Parents with a disability face many additional challenges, and depending on the nature of the disability, it can make everyday tasks much more difficult.
Physical disabilities can limit your mobility and your ability to do some of the basics of parenting, like picking up or carrying a child.
Parents who tire readily may find it difficult to keep up with active young children and manage tasks like shopping, housework, helping with homework, cleaning and cooking.
Many a time, these parents worry about being a burden on friends or families, and to fear being judged as a poor or unfit parent. So they try to do it on their own, I completely understand that nobody likes a pity party thrown on their shoulders, but let’s face it, these limitations are not an imagination, they are real. So opening up to family and friends for support might not be the easiest thing to do, but it sure is the best.
And as for the children they are naturally curious,( especially as soon as they start to talk) and may have a lot of questions about a parent’s disability. This is not a time to hush them or be hostile because you feel frustrated but openly discussing your disability with your child can help them understand any limitations you may have, such as reduced mobility or where they may accidentally cause physical pain.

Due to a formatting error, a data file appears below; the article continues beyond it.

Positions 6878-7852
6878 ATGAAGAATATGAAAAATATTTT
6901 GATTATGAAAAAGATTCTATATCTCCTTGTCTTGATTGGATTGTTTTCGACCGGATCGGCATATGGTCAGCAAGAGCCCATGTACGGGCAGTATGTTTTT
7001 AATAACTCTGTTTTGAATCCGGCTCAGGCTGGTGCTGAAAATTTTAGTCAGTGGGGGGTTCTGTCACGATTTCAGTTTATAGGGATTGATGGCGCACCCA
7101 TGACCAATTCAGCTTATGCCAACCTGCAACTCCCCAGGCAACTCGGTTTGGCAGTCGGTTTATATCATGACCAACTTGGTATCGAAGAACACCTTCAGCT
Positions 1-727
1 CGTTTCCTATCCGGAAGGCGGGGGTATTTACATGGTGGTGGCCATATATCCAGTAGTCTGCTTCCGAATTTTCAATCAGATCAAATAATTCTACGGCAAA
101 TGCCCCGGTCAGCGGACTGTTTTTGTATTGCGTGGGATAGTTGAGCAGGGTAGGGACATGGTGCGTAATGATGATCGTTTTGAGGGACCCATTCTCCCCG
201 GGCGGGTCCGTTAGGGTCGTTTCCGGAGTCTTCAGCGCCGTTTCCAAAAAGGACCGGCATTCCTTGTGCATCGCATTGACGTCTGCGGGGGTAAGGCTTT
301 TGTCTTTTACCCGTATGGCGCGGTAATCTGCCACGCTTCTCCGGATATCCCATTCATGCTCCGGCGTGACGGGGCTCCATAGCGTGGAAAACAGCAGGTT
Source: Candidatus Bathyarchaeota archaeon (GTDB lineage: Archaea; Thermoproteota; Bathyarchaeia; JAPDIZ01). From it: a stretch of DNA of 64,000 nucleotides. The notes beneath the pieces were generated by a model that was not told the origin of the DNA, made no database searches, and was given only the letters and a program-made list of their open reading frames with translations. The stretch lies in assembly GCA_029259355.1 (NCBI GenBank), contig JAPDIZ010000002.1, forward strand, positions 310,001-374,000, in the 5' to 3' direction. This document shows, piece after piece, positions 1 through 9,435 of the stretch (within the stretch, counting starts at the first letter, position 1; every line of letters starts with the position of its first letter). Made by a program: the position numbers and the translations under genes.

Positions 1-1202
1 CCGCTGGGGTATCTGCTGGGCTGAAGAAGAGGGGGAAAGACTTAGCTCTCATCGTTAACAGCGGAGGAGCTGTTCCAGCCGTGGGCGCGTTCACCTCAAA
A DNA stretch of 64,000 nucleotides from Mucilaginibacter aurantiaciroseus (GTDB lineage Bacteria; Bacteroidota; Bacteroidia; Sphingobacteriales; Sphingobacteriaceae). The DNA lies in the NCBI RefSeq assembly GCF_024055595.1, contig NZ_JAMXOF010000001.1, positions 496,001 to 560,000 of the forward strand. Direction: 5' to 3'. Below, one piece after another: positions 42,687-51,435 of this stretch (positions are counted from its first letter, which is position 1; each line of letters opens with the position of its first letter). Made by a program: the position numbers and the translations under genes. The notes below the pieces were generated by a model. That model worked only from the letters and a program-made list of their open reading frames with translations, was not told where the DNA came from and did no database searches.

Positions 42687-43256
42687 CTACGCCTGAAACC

As children grow up, they may become involved in supporting and caring for a parent with a disability. Helping with chores around the house or being actively involved with caring for a parent can help children to develop an understanding of responsibilities. It can also lead to higher self-esteem, as they feel a sense of worth from their role. Discussing your disability with children can also help to teach them to become caring, empathetic and insightful.
Admitting you need help isn’t sign of weakness, shying away from the truth is.
Contributed By: Chisom Nwobodo